Windows Task Manager – Resolve High Disk Usage
The other day I was debugging an ASP.NET Application, and I noticed that the build and debug was really slow. I then noticed that my laptop fan was spinning continuously, and that this seemed to be related to the debug session. I stopped the debug, but the fan kept on going like a bat out of hell. It was at this point that I decided to open up Windows task manager and see what was going on. Windows task-manager popped up on my screen and I could immediately see where the problem was. It showed that the disk utilization was at 100% and it never abated, not even a percentage.
If You Came Here for Something Else —> Try the following links instead:
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In this Article
- Using the taskmgr task manager command with Run
- Using the task manager shortcut key to quickly run task manager
- Identifying and resolving high disk utilization
- Speeding up your PC
- The full list of run commands
Windows Task Manager Command taskmgr
Clicking around to find the task manager is so 90’s. As a software developer, I use many keyboard shortcuts to speed up my coding, navigation in Windows and accessing programs. A great shortcut to learn is the Windows Key + R. Pressing these keys will open up the Run console. Simply enter taskmgr and hit OK.
The Run command by the way can be used for a variety of other commands. See the end of this article for a full list of run commands that can be used with Windows 7, 8.1 and 10.
Windows Task Manager Shortcut Key
Another very quick way to access Windows task-manager is to hold down the Ctrl+Shift+Esc keys together. This will immediately run task manager for you. This is one of the shortcuts I personally use most often.
Identifying and Resolving High Disk Utilization
By now you should know how to run task manager and should have the task manager window open on your screen. Along the top of the task manager window, you will see several tabs. These are Processes, Performance, App history, Startup, Users, Details and Services.
You need to click on the Performance tab and have a look at your disk usage. If it is high, you might have a problem. Leave your task manager open for a while and keep monitoring the disk utilization. If your disk utilization is constantly high (or at 100% in my case), you definitely have an issue on your hands.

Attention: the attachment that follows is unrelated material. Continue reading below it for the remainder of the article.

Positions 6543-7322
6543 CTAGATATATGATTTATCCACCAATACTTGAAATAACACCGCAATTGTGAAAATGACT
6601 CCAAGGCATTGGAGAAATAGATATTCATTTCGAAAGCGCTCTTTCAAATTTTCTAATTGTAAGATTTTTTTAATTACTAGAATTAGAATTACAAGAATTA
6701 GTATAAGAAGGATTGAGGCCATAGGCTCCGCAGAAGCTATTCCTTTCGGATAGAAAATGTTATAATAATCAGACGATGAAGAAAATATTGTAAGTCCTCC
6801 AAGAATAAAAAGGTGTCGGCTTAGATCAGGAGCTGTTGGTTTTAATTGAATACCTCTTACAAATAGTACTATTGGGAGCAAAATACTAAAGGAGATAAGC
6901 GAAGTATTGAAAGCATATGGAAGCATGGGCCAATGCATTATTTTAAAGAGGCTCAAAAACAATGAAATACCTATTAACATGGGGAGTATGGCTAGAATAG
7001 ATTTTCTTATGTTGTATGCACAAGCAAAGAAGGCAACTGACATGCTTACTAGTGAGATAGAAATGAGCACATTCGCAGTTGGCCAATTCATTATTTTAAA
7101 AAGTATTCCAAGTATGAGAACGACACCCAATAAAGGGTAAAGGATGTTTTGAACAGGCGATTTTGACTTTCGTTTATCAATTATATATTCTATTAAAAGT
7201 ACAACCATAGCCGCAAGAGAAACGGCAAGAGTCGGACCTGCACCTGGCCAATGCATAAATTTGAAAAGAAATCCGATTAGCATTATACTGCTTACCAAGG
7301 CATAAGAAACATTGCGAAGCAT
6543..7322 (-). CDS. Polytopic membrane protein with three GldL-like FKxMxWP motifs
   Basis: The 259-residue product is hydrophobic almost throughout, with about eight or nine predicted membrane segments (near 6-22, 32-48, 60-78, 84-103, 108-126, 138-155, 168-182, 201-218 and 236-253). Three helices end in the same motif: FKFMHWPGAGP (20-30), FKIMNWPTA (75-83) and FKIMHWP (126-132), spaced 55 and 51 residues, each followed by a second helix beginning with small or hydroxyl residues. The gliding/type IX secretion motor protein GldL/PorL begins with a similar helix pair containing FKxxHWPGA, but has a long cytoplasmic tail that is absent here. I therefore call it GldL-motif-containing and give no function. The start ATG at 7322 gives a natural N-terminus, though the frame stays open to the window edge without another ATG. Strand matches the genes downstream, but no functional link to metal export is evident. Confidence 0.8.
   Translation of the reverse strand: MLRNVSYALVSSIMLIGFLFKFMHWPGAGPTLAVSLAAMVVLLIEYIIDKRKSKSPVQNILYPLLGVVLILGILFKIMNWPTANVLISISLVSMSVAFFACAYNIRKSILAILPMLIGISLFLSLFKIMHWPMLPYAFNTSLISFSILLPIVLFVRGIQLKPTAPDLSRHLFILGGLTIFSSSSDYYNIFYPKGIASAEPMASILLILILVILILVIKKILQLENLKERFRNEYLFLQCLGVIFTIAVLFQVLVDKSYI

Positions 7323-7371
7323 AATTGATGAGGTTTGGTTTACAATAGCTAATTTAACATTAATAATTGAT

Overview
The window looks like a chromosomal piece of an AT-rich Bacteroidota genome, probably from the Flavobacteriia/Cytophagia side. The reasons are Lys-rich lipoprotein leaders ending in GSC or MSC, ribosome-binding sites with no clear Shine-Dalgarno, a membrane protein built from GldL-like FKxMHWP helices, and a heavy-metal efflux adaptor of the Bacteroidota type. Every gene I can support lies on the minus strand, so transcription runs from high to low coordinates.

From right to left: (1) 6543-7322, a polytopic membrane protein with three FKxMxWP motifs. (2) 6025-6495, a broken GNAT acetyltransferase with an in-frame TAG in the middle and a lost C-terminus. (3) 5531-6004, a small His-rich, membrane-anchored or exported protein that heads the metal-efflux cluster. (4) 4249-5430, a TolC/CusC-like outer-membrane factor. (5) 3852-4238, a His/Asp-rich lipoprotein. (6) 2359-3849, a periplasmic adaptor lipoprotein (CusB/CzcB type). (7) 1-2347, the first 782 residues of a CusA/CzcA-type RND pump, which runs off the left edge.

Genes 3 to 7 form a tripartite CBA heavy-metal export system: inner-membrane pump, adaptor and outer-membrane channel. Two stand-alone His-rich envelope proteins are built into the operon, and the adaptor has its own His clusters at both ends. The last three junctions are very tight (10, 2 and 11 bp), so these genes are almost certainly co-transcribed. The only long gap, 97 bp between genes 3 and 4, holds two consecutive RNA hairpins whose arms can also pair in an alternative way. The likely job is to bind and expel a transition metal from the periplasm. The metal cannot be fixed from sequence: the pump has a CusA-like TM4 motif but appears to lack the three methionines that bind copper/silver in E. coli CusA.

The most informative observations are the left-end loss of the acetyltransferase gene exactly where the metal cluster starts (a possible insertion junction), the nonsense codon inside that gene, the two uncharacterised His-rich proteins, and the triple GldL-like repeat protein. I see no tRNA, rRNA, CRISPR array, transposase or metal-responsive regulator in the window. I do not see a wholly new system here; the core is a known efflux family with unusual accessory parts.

But what is the issue?
Normal disk utilization in task manager is more of a spiked graph with many peaks and dips. Sometimes when starting an application, the disk utilization can jump to 100% and stay there for a few seconds, but it should return to normal (or idle) in a matter of minutes.
If your disk utilization is constantly high, you definitely have an issue on your hands
If you have many resource intensive applications starting up or running, you should expect the disk utilization to jump. It must however return to normal, and not doing so is just not cricket.
Speeding up your PC
According to a support article by Microsoft, the issue might be related to a firmware bug with some Advanced Host Controller Interface PCI-Express(AHCI PCIe) models that makes disk utilization operate at 100% on Windows 10. This is despite light or little actual workload on the PC. Firstly you need to identify if you are running the inbox AHCI driver StorAHCI.sys.
Open the Run command (Windows key + R) and type in devmgmt.msc and hit OK. This will open up the Device Manager. Look for the IDE ATA/ATAPI Controllers group and expand this. Then right-click on the AHCI Controller node (called Standard SATA AHCI Controller above) and click on Properties. In the properties window, click on the Driver tab and click on the Driver Details button.
Finding the right driver
In the Driver files window, if you see storahci.sys then you are running the inbox driver. You are on the right track so far. You now need to disable MSI for the controller in the registry. Before you do that though, you need to make a note of the device instance path. Staying inside the properties window, click on the Details tab and select the Device instance path from the Property drop-down.
Copy the path to a text file and open the registry editor. Once again, you can open up the Run command and type regedit and hit OK. You need to navigate to the registry node for the path selected earlier.
The registry key will be at
HKEY_LOCAL_MACHINE\System\CurrentControlSet\Enum\PCI\ <AHCI Controller>\Device Parameters\Interrupt Management\MessageSignaledInterruptProperties, with
<AHCI Controller> being the device instance path you made a note of earlier.
Double-click the MSISupported REG_DWORD key, and change the value from
"0". Then exit the registry editor and have a look at your task manager windows again.
You should now see the Disk Utilization return to normal. As you can see from my Windows task manager above, mine dropped from 100% to 8%. You might need to reboot your PC after this process.
The full list of run commands
Here are some of the Windows Run Commands (in bold) available in Windows 7, 8.1 and 10. The full list can be found here in this great article on PC Steps’ website.
- Calculator calc
- Command Prompt cmd
- Control Panel control
- Date and Time timedate.cpl
- Device Manager hdwwiz.cpl
- Disk Cleanup cleanmgr
- Internet Explorer iexplore
- Open Documents Folder documents
- Open Downloads Folder downloads
- To Open the Favorites Folder favorites
- Open Pictures Folder pictures
- To Open the Recent Folder recent
- Open Videos folder videos